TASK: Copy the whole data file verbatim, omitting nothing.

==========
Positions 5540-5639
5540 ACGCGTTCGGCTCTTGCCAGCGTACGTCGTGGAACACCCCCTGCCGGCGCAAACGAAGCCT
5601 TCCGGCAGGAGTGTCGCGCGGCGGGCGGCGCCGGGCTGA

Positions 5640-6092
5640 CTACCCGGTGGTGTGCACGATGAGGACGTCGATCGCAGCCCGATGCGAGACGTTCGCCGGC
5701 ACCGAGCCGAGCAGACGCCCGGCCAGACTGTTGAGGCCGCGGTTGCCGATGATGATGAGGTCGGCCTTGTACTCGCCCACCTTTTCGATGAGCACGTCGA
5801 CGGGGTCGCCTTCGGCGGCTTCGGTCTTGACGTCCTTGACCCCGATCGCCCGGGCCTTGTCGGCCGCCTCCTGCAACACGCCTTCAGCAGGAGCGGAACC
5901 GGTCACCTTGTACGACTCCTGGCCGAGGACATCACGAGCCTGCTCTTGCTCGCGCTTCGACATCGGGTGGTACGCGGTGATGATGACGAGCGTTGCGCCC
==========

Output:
Positions 5540-5639
5540 ACGCGTTCGGCTCTTGCCAGCGTACGTCGTGGAACACCCCCTGCCGGCGCAAACGAAGCCT
5601 TCCGGCAGGAGTGTCGCGCGGCGGGCGGCGCCGGGCTGA

Positions 5640-6092
5640 CTACCCGGTGGTGTGCACGATGAGGACGTCGATCGCAGCCCGATGCGAGACGTTCGCCGGC
5701 ACCGAGCCGAGCAGACGCCCGGCCAGACTGTTGAGGCCGCGGTTGCCGATGATGATGAGGTCGGCCTTGTACTCGCCCACCTTTTCGATGAGCACGTCGA
5801 CGGGGTCGCCTTCGGCGGCTTCGGTCTTGACGTCCTTGACCCCGATCGCCCGGGCCTTGTCGGCCGCCTCCTGCAACACGCCTTCAGCAGGAGCGGAACC
5901 GGTCACCTTGTACGACTCCTGGCCGAGGACATCACGAGCCTGCTCTTGCTCGCGCTTCGACATCGGGTGGTACGCGGTGATGATGACGAGCGTTGCGCCC